Omorenomwara, who hates Panyin, no doubt gets the PIG half the joke, but the KKK half – and the entire joke, if a white slave being branded KKK PIG is a joke – only works for the reader.
Role reversals and inversions come thick and fast to begin with – monogamy is condemned by the polygamous Ambossans as ‘uneconomical, selfish, typically hypocritical and just plain backwards’ (19); house slaves are known as ‘wiggers’ (24); prosperous Ambrossan urban centres are known as ‘Chocolate Cities’ and ‘the tumbledown ghettos on the outskirts’ where ‘free whytes’ live in ‘squalor’ are called ‘Vanilla Suburbs’ (29) – but as the world is established and the narrative begins to come together, the comedy becomes less gag-oriented and Evaristo expands her comic vision to capture also the pain and tragedy. Misgivings fade.
The novel switches between three strands: Omorenomwara’s present, as she attempts to flee on the Underground Railroad but ends up exiled to a West Japanese sugar plantation and must try to make some kind of life for herself there; Omorenomwara’s memories of her life as Doris and of her years as a house wigger; and an autobiographical pamphlet by Kaga Konata Katamba which includes his justifications for enslaving the self-evidently inferior Caucasians.
Families and lovers long separated by the slave system reunite, sometimes only fleetingly, and a sense of community thrives among brutalised slaves because they are dependent on each other. And in this final section of the novel, Evaristo gets the tone perfect. She reproduces that tired old cliché of slaves singing together in the fields, but makes it clear they do so out of mutual care and to support each other, not because they are happy. She shows them singing on command to welcome their visiting owner, and counterpoints it with them singing for themselves. And she includes the eleven-year-old slave Dingiswayo, ‘strutt[ing] about the quarter in a pair of outsized, hand-me-down cotton pants worn so that the waist hung (somehow) beneath his bum’ (204).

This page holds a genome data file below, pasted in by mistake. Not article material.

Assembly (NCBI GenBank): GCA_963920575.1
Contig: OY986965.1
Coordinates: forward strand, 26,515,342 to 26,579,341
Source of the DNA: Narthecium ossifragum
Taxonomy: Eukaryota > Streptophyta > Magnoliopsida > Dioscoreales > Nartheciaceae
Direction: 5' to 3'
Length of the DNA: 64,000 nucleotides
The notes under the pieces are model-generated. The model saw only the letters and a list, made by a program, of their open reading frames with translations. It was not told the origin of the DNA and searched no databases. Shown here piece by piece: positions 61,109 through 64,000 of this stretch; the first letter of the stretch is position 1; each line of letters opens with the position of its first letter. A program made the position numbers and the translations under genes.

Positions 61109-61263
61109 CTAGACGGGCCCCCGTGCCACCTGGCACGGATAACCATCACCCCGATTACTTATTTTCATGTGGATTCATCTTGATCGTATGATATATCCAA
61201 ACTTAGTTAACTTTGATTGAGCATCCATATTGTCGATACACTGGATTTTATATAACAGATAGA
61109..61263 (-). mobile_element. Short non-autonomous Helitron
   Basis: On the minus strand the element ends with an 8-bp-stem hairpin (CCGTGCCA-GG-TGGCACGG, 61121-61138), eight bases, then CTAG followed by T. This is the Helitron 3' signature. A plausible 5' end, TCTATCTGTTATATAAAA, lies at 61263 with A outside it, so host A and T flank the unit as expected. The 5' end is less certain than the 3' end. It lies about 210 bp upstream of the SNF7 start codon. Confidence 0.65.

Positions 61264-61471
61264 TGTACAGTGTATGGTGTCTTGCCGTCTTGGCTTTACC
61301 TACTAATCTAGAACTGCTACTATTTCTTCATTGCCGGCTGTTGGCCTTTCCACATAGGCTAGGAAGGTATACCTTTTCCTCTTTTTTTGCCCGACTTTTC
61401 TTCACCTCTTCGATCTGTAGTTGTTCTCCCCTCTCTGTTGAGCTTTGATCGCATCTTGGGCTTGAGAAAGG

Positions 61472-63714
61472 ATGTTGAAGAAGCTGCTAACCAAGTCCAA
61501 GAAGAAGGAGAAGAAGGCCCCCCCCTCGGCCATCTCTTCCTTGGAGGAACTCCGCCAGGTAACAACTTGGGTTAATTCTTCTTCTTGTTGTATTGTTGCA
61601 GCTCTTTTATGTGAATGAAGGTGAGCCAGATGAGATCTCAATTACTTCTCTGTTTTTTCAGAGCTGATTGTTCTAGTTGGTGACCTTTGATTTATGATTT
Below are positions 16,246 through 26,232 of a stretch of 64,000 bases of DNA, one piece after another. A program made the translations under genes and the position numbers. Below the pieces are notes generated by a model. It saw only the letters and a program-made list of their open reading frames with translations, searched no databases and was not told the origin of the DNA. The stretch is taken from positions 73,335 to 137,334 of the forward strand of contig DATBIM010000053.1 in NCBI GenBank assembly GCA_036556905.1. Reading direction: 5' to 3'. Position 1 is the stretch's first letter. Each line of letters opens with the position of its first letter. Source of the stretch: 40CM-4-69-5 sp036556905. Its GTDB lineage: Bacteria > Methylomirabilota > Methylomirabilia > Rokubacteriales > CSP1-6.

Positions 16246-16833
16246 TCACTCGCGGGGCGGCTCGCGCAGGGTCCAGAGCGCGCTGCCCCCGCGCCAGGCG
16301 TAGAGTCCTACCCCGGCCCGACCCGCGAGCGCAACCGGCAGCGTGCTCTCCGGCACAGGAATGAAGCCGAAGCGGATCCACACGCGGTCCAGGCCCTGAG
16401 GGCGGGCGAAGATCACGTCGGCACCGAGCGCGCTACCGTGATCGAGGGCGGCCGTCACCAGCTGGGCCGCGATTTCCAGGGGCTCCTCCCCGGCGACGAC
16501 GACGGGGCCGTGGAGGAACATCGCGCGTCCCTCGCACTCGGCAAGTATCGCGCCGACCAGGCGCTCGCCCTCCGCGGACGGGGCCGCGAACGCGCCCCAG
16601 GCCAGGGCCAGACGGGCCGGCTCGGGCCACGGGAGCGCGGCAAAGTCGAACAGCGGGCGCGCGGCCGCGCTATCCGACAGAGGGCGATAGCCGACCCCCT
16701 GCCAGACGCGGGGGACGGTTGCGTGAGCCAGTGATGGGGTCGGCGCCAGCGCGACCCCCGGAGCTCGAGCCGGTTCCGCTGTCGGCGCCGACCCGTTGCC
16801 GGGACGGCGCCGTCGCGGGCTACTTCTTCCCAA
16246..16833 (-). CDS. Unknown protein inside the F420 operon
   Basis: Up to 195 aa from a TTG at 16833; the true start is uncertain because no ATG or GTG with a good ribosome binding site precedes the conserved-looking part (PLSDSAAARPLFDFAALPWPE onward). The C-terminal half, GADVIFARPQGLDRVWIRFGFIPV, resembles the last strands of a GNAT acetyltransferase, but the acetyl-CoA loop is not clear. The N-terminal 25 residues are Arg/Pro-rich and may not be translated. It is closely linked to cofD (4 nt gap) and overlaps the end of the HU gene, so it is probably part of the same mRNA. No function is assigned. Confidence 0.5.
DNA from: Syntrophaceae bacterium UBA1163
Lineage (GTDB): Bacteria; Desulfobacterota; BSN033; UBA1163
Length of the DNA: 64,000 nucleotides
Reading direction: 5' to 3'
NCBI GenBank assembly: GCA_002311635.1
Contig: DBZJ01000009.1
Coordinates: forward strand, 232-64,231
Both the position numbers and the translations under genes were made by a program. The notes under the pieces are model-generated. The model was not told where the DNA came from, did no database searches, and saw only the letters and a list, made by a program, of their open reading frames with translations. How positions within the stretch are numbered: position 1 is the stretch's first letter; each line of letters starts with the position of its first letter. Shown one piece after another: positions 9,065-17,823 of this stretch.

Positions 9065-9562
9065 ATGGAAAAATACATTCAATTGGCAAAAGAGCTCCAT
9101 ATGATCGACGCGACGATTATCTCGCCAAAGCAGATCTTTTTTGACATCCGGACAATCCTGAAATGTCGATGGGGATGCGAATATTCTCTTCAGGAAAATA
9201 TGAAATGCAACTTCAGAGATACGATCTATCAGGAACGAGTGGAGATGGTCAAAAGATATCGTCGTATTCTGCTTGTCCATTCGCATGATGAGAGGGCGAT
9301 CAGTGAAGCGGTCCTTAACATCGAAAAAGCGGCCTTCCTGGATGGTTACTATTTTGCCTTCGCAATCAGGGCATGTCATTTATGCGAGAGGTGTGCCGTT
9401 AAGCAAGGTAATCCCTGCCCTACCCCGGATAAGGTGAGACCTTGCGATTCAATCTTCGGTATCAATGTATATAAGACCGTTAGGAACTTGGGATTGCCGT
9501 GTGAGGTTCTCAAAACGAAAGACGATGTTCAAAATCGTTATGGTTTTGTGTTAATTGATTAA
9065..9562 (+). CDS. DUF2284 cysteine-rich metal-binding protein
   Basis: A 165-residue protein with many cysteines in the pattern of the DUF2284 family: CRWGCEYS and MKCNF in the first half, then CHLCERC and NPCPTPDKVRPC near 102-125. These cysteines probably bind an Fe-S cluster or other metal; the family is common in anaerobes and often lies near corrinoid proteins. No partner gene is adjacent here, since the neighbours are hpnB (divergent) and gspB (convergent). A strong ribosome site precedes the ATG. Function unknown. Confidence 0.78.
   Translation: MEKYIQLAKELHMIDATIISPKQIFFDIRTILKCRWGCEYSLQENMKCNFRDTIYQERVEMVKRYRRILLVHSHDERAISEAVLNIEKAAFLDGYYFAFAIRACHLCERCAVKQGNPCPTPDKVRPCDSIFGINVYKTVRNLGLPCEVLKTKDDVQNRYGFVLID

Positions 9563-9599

There is always a danger with role-reversal satire that the reader or viewer’s sense of injustice will be aroused for the wrong reason. Not by patriarchy and misogyny, but because men are being treated like women. Not by slavery and racism, but because people of pallor are being treated like people of colour. Blonde Roots’ fractured structure of narrators and temporalities helps it to avoid this pitfall, but for me there was something else, something curious, going on.
I kept forgetting that the slave characters were white.
I suppose this is because the novel mostly uses their Ambossan slave names, rather than their European names; and because so much of the cultural imagery around slavery features enslaved Africans; and because, being a novel rather than a film, there was an absence of concrete visual detail to fix their appearance.
Then every few pages I was brought up short as I remembered, as this potent anamnesis – this remembering of things forgotten – swept over me.
I have no idea whether the novel will work in this way for other people, and I have yet to figure out what it means. But it was powerful and disorientating. The way a good book should affect you.